Canon is cooking up some sweet viewfinder tech in their R&D labs!
One of the biggest benefits of a mirrorless system, in my opinion, is the EVF, especially these days with as good as they have gotten. However, there are still just times and situations where an OVF is an ideal shooting scenario. Unfortunately, there aren’t any cameras out there right now that offer this functionality with TTL viewing. Fujifilm’s X-Pro and X100 series camera have hybrid EVFs but the OVF is not TTL.
That may soon change for Canon DSLR cameras in the next generation, or at least Canon is playing with the idea, as a recently filed patent shows.The idea behind a hybrid viewfinder is that it eliminates a clear advantage mirrorless cameras have over DSLRs in terms of WYSIWYG (What You See Is What You Get) viewing the scene. In a DSLR you are looking through the lens at the scene as it is. You don’t get the benefit of seeing exposure or getting relevant shooting information that you may want or need. In a mirrorless camera utilizing an EVF, you get to see the scene exactly as your camera’s sensor is picking it up with the settings you have applied.
This allows you to make quick exposure and settings adjustments on the fly, whereas on a DSLR you may not notice something unless you actually take the time to open an image and preview it or shoot with live view on the rear LCD.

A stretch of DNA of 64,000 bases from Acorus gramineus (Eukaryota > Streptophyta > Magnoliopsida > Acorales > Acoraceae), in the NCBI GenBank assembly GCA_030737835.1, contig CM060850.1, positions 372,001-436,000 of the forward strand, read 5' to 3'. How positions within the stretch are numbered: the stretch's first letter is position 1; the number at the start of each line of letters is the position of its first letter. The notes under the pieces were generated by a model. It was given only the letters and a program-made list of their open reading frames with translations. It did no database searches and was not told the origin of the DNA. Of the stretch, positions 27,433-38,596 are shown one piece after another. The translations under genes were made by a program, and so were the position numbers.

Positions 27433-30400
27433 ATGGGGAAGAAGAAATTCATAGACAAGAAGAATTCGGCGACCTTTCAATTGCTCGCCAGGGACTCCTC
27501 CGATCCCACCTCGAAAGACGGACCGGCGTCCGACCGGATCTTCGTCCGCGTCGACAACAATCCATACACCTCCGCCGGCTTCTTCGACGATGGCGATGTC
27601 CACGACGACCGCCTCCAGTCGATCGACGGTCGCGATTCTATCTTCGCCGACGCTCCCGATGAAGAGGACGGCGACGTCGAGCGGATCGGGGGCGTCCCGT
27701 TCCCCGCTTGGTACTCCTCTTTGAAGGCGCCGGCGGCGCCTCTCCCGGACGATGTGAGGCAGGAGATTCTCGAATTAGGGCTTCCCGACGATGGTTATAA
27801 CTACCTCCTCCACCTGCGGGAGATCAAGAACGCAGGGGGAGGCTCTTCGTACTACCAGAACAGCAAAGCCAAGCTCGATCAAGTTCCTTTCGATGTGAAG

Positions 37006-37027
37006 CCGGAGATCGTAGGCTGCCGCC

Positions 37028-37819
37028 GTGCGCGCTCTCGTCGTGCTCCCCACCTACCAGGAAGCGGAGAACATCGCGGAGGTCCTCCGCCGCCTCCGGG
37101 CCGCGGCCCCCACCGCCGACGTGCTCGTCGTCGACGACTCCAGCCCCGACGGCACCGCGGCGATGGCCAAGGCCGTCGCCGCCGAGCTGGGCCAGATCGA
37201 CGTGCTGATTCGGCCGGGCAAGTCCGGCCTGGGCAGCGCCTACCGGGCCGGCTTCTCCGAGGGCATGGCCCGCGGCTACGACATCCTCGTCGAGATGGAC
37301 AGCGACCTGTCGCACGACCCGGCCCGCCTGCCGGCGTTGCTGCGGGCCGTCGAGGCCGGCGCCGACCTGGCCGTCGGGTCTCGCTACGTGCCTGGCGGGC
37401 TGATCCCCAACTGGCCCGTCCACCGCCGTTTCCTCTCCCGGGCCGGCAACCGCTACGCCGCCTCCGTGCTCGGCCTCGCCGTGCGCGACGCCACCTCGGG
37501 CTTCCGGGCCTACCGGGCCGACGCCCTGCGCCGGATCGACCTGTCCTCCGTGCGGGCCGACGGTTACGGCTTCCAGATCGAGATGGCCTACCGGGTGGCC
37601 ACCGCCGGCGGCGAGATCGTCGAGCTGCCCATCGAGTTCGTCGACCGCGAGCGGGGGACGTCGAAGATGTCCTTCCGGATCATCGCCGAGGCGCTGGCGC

This new Canon patent (first reported by The Digital Picture) is at least the second filed by the company in the last few years and depicts a design by which the user of the DSLR could switch between an OVF and an EVF. So imagine the 5D Mark V with a special toggle button or switch that flips the mirror up and drops an EVF over the OVF effectively giving you the best of both worlds. Obviously it’s not as simple as I made it out to be, which is likely largely why we have not seen such technology just yet.
It would be very interesting to see if Canon makes use of this technology in its next generation of DSLR cameras; or if the technology falls by the wayside as Canon heats up its development of mirrorless technology.
Finally, since this is a patent and not an official announcement, it is important to remember that this means nothing. Canon could totally scrap any plans it has to use this if it even has plans to use it. Companies often patent designs regardless of intent to actually use it. It’s simply to keep the rights to something and not let someone else have it.
So, don’t go selling your Canon DSLRs just yet. But that said, it looks like some interesting tech could be coming down the pipe from Canon.